CEREBRAL BLOOD FLOW
Cerebral blood flow (CBF) varies with metabolic activity. There are a variety of methods available to directly measure CBF. These methods include: positron emission tomography, xenon enhanced computed tomography, single photon emission computed tomography, and computed tomography perfusion scans. These methods do not lend them-selves to bedside monitoring of CBF. Blood f low studies confirm that regional CBF parallels meta-bolic activity and can vary from 10–300 mL/100 g/ min. For example, motor activity of a limb is associ-ated with a rapid increase in regional CBF of the cor-responding motor cortex. Similarly, visual activity is associated with an increase in regional CBF of the corresponding occipital visual cortex.
Although total CBF averages 50 mL/100 g/min, flow in gray matter is about 80 mL/100 g/min, whereas that in white matter is estimated to be 20 mL/ 100 g/min. Total CBF in adults averages 750 mL/min (15% to 20% of cardiac output). Flow rates below 20–25 mL/100 g/min are usually associated with cerebral impairment, as evidenced by slowing on the electroencephalogram (EEG). CBF rates between 15 and 20 mL/100 g/min typically produce a flat (isoelectric) EEG, whereas rates below 10 mL/ 100 g/min are usually associated with irreversible brain damage.
Indirect measures are often used to estimate the adequacy of CBF and brain tissue oxygen delivery in clinical settings. These methods include:
· The velocity of CBF can be measured using transcranial Doppler (TCD);. An ultrasound probe (2 mHz, pulse wave Doppler) is placed in the temporal area above thezygomatic arch, which allows insonation of the middle cerebral artery. Normal velocity in the middle cerebral artery is approximately 55 cm/ sec. Velocities greater than 120 cm/sec can indicate cerebral artery vasospasm following subarachnoid hemorrhage or hyperemic blood flow. Comparison between the velocities in the extracranial internal carotid artery and the middle cerebral artery (the Lindegaard ratio) can distinguish between these conditions. Middle cerebral artery velocity three times that of the velocity measured in the extracranial internal carotid artery more likely reflects cerebral artery vasospasm.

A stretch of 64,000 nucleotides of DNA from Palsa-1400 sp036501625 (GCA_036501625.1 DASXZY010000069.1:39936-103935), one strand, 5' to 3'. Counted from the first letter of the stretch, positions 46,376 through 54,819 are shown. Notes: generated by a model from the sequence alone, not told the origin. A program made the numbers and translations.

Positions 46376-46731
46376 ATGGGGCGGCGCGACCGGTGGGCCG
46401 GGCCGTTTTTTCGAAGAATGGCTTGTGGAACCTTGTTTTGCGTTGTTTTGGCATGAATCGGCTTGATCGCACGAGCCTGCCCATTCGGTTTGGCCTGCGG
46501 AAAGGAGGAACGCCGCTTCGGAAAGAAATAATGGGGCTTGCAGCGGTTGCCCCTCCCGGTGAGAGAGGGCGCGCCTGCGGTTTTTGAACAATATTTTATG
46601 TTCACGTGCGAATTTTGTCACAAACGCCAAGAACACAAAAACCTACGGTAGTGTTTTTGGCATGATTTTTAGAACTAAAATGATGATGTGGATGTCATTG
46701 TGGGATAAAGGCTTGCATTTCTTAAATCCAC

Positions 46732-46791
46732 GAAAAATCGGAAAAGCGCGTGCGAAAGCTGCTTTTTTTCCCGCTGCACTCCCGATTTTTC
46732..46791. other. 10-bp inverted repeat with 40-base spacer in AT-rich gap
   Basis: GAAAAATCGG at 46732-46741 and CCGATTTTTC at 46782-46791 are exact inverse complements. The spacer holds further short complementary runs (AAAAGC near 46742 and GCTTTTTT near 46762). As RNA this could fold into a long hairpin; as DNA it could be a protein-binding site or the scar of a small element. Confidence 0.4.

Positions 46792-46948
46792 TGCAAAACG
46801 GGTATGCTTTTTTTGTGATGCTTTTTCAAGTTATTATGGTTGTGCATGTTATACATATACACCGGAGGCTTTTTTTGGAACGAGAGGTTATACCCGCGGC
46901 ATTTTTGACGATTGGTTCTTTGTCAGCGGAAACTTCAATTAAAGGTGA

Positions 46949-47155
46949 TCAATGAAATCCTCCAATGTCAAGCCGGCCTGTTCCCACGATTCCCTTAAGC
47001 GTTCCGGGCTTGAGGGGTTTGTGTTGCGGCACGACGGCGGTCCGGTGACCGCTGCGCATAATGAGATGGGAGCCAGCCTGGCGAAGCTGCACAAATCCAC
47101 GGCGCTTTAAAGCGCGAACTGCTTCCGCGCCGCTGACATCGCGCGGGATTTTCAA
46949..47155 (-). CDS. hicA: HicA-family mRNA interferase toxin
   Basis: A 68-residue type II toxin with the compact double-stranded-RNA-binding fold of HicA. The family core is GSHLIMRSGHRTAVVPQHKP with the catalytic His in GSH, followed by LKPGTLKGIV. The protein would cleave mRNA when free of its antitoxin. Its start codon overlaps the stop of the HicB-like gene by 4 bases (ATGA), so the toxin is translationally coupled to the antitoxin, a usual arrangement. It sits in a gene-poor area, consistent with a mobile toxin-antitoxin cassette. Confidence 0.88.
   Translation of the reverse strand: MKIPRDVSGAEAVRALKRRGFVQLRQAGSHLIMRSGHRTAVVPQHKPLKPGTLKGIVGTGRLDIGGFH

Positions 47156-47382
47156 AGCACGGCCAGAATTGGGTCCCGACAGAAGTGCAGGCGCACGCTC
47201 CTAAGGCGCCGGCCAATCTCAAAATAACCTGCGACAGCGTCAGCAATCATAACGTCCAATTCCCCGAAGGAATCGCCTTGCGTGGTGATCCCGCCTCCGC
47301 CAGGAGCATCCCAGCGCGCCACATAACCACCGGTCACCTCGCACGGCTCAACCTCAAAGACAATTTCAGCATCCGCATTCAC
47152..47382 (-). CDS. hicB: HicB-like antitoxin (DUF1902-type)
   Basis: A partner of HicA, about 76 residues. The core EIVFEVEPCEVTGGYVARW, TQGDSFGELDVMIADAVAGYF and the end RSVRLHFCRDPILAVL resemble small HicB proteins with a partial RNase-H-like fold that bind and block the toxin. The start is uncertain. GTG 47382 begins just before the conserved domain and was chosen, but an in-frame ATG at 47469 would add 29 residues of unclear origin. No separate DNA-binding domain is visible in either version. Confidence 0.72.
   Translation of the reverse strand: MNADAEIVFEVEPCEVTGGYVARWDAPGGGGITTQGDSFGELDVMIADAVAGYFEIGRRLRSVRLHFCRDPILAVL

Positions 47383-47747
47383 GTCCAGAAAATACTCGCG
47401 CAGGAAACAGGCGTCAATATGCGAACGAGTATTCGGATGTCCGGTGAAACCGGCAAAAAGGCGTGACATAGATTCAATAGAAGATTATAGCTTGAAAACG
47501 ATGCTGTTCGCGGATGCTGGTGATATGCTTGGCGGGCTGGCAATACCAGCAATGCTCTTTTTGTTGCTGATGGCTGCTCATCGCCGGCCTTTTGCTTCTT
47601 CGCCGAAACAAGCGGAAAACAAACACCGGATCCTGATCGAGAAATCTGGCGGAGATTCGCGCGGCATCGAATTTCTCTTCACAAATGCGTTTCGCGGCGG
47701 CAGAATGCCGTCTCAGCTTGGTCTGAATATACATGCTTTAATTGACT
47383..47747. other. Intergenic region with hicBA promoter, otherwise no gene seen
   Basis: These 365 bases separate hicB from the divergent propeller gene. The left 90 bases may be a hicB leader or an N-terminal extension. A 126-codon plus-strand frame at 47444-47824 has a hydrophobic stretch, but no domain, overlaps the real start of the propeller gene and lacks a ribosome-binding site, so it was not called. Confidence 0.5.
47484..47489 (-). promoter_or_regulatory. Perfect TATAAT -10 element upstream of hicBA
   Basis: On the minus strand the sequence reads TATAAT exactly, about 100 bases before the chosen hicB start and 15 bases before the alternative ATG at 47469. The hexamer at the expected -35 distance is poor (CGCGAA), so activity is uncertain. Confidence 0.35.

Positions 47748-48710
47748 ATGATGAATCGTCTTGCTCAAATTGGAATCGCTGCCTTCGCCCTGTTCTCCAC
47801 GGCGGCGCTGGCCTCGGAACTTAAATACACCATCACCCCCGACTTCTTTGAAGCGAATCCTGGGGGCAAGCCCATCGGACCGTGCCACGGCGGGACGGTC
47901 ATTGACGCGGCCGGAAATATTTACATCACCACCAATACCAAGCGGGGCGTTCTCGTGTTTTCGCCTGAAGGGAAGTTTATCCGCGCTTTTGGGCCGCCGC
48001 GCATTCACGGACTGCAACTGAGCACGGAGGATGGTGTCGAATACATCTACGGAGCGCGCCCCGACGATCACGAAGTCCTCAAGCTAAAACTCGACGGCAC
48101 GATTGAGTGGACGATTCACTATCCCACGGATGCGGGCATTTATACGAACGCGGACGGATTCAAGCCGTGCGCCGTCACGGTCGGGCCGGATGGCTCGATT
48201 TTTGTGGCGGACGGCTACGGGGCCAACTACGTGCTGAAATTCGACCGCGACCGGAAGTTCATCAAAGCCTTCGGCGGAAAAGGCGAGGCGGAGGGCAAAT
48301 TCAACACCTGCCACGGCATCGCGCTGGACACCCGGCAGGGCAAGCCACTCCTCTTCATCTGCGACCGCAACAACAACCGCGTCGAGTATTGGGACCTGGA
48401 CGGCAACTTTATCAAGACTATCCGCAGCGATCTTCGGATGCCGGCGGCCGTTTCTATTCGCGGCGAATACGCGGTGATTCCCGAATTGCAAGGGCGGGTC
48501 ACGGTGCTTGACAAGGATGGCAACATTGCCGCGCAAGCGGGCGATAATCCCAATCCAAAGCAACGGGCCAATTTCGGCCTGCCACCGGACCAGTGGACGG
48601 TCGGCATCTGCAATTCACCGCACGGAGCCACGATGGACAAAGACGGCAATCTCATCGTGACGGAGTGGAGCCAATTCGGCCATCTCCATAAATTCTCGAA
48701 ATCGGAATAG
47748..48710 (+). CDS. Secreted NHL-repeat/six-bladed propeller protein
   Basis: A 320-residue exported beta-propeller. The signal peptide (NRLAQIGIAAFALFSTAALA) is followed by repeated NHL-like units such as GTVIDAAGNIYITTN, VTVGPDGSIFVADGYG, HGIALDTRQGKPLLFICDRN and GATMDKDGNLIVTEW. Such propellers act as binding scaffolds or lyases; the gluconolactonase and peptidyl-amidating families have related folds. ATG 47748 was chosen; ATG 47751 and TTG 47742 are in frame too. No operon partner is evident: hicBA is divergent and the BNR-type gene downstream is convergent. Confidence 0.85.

· Near infrared spectroscopy was discussed eariler. Decreased saturation is associated with impaired cerebral oxygen delivery, although near infrared spectroscopy primarily reflects cerebral venous oxygen saturation.
· Brain tissue oximetry measures the oxygen tension in brain tissue through placement of a bolt with a Clark electrode oxygen sensor. Brain tissue CO2 tension can also be measured using a similarly placed infrared sensor. Normal brain tissue oxygen tension varies from 20–50 mm Hg. Brain tissue oxygen tensions less than 20 mm Hg warrant interventions, and values less than 10 mm Hg are indicative of brain ischemia.
· Intracerebral microdialysis can be used to measure changes in brain tissue chemistry that are indicative of ischemia and/or brain injury. Microdialysis can be used to measure cerebral lactate, neurotransmitters, markers of inflammation, and glucose concentration. Increases in the ratio of lactate/pyruvate have been associated with cerebral ischemia.